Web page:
This is the one in answer to a recent post by provocateur Dennis Howlett in which Howlett asked whether Enterprise 2.0 is in fact a crock. Moderated by David Berlind from TechWeb he had a bevvy of Enterprise 2.0 practitioners.
Therein lies the Big Lie. Enterprise 2.0 pre-supposes that you can upend hierarchies for the benefit of all. Yet none of that thinking has a credible use case you can generalize back to business types – except: knowledge based businesses such as legal, accounting, architects etc. Even then – where are the use cases? I’d like to know.
- Workforce transformation
- Business process/operations
- Intellectual property/Privacy/governance
- Religious wars (technology/generational biases)
- Bottom line business benefits
Greg Lowe from Alcatel-Lucent talked about their desire to unlock institutionalized knowledge and enable collaboration. Berlind asks why that desire is any different now from in the past. Lowe’s answer was that tools and technologies available today enable those aims. Claire Flanagan from CSC and Bruce Galinsky from Metlife agreed that it’s the technologies that really enable the promise of sharing and co-creating.
Berlind asks how that actually transforms the workforce. Megan Murray from Booz Allen Hamilton says this is happening no matter – expectations are higher on both the organization’s and the employee’s sides. Enterprise 2.0 technologies are enabling that to happen faster, better and more readily.
Berlind asked about the cultural change that needs to occur within an organization. Bryce Williams from Eli Lilly agreed and said that they see Enterprise 2.0 as a gateway to moving the organization into a more open approach – it’s the “starter drug” to get the organization hooked on open communications.
Jamie Pappas from EMC mentioned that Enterprise 2.0 isn’t a cure all or fix all – it’s an enabler and relies on the advocates throughout the organization to adopt it.
Much discussion about business process – have we hit the wall in terms of agility? No – it’s just baby steps and there are profound benefits yet to be realized.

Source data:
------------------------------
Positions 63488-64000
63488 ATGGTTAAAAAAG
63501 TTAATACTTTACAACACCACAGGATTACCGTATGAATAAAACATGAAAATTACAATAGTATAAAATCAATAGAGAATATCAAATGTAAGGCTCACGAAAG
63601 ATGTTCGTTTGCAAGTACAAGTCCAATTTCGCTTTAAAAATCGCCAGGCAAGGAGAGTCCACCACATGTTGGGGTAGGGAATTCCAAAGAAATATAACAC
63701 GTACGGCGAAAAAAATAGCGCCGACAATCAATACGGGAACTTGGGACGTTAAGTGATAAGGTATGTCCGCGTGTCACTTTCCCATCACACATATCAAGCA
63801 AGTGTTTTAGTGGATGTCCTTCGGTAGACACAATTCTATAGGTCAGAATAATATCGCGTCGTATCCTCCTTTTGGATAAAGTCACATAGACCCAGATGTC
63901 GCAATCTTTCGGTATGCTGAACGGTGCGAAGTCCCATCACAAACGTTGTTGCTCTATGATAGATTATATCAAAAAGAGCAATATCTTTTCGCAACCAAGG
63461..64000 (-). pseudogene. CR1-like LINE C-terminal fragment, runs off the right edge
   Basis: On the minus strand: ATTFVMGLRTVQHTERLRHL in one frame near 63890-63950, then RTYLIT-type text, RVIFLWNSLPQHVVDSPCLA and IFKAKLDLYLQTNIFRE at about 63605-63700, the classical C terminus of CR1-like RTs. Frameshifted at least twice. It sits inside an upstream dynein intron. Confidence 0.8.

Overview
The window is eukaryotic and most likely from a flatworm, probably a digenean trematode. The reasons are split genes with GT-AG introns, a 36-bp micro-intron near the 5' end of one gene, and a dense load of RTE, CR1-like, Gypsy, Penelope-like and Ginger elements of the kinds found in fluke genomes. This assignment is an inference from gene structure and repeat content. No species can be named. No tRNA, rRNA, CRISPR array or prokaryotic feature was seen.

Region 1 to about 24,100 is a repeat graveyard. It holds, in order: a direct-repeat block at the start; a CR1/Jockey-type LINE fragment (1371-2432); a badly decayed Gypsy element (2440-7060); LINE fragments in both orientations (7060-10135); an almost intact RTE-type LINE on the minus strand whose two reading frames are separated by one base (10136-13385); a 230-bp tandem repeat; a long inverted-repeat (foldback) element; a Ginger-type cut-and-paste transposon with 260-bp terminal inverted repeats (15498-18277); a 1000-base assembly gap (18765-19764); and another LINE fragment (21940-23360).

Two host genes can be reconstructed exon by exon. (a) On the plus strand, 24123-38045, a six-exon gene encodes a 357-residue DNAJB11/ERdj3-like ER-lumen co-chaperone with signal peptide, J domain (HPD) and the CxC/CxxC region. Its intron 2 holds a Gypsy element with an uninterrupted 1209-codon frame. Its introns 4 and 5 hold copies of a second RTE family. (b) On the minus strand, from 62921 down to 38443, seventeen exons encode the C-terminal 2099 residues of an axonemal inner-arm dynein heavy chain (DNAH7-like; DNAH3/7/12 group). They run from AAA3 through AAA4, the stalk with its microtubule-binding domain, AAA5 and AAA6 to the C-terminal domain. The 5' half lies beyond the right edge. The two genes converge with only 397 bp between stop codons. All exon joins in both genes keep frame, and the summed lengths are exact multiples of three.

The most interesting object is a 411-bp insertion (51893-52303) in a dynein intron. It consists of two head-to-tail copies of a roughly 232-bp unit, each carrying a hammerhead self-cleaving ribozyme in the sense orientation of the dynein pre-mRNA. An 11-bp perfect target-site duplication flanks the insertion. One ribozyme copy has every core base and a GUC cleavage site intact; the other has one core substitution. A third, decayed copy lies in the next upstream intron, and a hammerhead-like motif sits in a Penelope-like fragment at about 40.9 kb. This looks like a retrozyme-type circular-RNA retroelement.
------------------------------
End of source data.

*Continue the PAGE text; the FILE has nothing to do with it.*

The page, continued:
Governance, there is a culture shift happening and the technology needs to keep up. One good approach can be called “participatory governance” where those who have skin in the game develop the governance models for those tools but do so in concert with the traditional governance approached.
The intellectual property concerns. All panelists agreed that organizations need to stop not trusting their employees. People are generally inherently good and those who are not will always find ways to maliciously expose data. Sure put good governance in place but beyond that trust the people to do the right thing. “I can’t stop you from doing stupid things but I can make it visible when you do them”.
In terms of the business value the difficulty is that its very hard to show true metrics for the gains that can be made form enterprise 2.0 – there are significant anecdotal benefits that need to be extrapolated to an organization-wide benefit. Booz Allen Hamilton gave an example where a 3000 employee reply-all email was analyzed and once the cost of people replying and unsubscribing was taken into account, there was an internal cost of $250000 – enterprise 2.0 can solve many of those issues. Extrapolating that up through the organization, the contention is that if a simple thing like reply-all can create such costs for an organization, high level operations can drive huge benefits.
It was very much a case of the converted preaching to the converted – it’ll be interesting to see what the originator of the title has to say about what the panelists had to offer.
Image by isaacsch @ Flickr